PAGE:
Saturday, 18 June 2011
Morning life on a sunny day in Hyde Park.
As I sat for a couple of hours I photographed each person as they ran/walked/cycled past my frontal vision. Each person had their own path, direction of travel and time, and also direction of where they planned to go in their day.
Pace and time became important to the project. I only recorded time when people were going past, forgetting the time when all I could see was the park itself. However, when I added 'my girl' (the sketched 'performer') she was in her own time, a different time scale than the real time. In other words, 'my girl' moves at a faster pace than the photographs show, not because psychically she is, but her direction of movement is not disjointed like the snapshots of people moving past the screen. She has disrupted the normal movement and pace of the normal recorded people.
The two different time spans intertwine in the stop-motion animation in a comical way, with 'my girl' playing with the passers by without their knowledge of her existence. she creates her own time, pace and direction, like us as individuals we chose how to spend time and what direction we take.
Friday, 10 June 2011
Tuesday, 10 May 2011
How can a Smartphone create and change space?
Can an app influence the way we perceive the place we are in?
What is the potential of the Smartphone in terms of transforming our surrounding environment?
In a 2 day project set up with architect Peter Morris, we investigated this in a variety of ways, experimenting, developing and creatively exploring this new technology that is taking over us, and therefore in some such way, the space around us.
Here are some examples:
|Gary and Jonathan|
|Libby and Sean|
|Charles, Kirsty and Caroline|
|Greame, Emma and Karen|
Fiona and Ross
Monday, 9 May 2011
Sunday, 24 April 2011
Saturday, 26 March 2011
'A Message from tomorrow: The Time Capsule occupies a time zone 'ahead of most of the Low Lives presenters'.
Part of a project by Sam Trubridge, Stuart Foster and Rob Appierdo, Time Capsule was a performance piece created in Wellington, New Zealand on Saturday morning in Spring 2010.
Passers by were invited to answer the question ' If you could leave a message for the future what would it be?' This performance was also displayed and the same process followed around the world, including various countries from different time zones. It plays on the idea of cultures, contemplation and time zones and how this distance determines these things. It questions the influence time and distance has on lives of our future generations in relationship to distanced communities and where we are going in the future.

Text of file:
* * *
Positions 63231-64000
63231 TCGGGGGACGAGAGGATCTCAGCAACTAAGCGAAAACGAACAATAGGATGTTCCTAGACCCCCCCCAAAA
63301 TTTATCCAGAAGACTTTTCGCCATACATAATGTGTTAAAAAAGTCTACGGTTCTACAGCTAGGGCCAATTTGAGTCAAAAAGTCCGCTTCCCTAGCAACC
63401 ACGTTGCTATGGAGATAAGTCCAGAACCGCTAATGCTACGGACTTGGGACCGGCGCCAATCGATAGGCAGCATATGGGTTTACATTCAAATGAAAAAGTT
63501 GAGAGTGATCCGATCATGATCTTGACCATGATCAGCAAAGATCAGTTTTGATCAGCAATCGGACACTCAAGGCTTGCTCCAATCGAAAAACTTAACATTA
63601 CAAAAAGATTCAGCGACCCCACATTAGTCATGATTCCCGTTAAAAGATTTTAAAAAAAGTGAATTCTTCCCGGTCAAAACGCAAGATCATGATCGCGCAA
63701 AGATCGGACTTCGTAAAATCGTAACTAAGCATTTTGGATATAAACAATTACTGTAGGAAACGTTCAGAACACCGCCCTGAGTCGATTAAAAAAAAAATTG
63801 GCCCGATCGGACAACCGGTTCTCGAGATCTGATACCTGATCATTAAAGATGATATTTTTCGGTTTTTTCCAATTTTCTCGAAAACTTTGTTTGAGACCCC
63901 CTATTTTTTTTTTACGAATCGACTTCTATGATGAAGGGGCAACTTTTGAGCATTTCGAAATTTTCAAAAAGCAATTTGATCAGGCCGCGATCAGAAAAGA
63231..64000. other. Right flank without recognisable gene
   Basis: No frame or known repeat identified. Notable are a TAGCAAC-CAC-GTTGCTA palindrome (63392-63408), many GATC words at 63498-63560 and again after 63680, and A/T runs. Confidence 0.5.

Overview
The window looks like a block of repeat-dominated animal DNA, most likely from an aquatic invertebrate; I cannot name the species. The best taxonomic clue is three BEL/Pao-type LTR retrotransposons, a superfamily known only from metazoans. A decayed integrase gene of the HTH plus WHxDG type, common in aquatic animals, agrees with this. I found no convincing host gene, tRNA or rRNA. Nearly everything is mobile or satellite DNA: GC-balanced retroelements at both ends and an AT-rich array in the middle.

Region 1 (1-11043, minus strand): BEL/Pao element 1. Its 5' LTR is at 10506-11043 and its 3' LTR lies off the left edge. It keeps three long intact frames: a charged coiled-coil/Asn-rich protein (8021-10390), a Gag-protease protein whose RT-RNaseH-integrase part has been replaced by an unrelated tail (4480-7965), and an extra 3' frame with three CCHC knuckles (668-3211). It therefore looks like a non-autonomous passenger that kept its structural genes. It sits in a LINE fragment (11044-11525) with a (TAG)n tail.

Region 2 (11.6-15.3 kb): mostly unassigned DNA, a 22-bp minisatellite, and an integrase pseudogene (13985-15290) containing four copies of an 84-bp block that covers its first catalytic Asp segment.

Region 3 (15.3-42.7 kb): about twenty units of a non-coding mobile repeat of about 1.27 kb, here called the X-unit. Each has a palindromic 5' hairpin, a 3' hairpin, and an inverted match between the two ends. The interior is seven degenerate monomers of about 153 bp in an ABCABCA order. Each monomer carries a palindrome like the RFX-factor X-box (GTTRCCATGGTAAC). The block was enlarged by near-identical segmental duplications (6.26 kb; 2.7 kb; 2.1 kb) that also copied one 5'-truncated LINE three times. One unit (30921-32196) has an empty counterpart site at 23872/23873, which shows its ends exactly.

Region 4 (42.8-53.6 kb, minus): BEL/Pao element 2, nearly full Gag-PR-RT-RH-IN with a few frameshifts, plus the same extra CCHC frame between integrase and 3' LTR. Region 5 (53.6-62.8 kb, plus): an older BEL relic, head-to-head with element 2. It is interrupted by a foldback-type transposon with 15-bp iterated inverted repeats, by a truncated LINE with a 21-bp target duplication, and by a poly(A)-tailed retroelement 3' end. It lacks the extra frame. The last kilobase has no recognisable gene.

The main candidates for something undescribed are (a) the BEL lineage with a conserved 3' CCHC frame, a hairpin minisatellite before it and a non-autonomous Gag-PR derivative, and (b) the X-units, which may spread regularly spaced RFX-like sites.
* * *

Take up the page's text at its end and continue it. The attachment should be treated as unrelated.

Being there helping on this day, being the effects creator behind the scenes, at first was insure of the popularity this would attract (being outside the Museum of Wellington), and how people would react. As seen in the video, people were unsure what to say on the stop like this, and time being the only thing that would give them the answer. As the day progressed and more individuals had their say the story began to unfold and we all began contemplating what the answers meant.. and was what was said actually of any relevance to the concept?
Wednesday, 23 March 2011
Moovable milk is a business that provides a service and products to customers, based within the local milk industry sector.
We at Moovable Milk aim to encourage people to drink more milk and waste less.
Currently, the only option for milk in a working environment is in carton format: roughly 15% of this carton will get used whilst the rest is wasted due to the lack of chilling facilities. Moovable Milk functions in a similar way to a water cooler and dispenses milk quickly and efficiently, offering you fresh local milk everyday.
Moovable Milk want to encourage a healthy lifestyle and encourage non post-consumers to get on board with the post-consumer way of life by introducing this product/service to local workplaces, schools and universities.
We will be using organic milk within all our machines.
What are other countries doing?
In Britain we are making small improvements for example, selling milk at farmers markets and some shops selling locally produced milk.
Tesco created the ‘Local Choice Milk’ campaign claiming to sell locally sourced milk…
Would you say 150miles is locally sourced?
We plan on producing a few models of milk dispenser, varying in storage capacity, selection size and payment method (pre-pay or direct.)
We estimate a unit price of around £250 for production, and plan to sell for £400 to schools (subsidised) and £500 to the private sector.
The milk itself, is stored in a bag within the machine. This reduces packaging and therefore waste as well as size so the machine can be smaller and use less materials.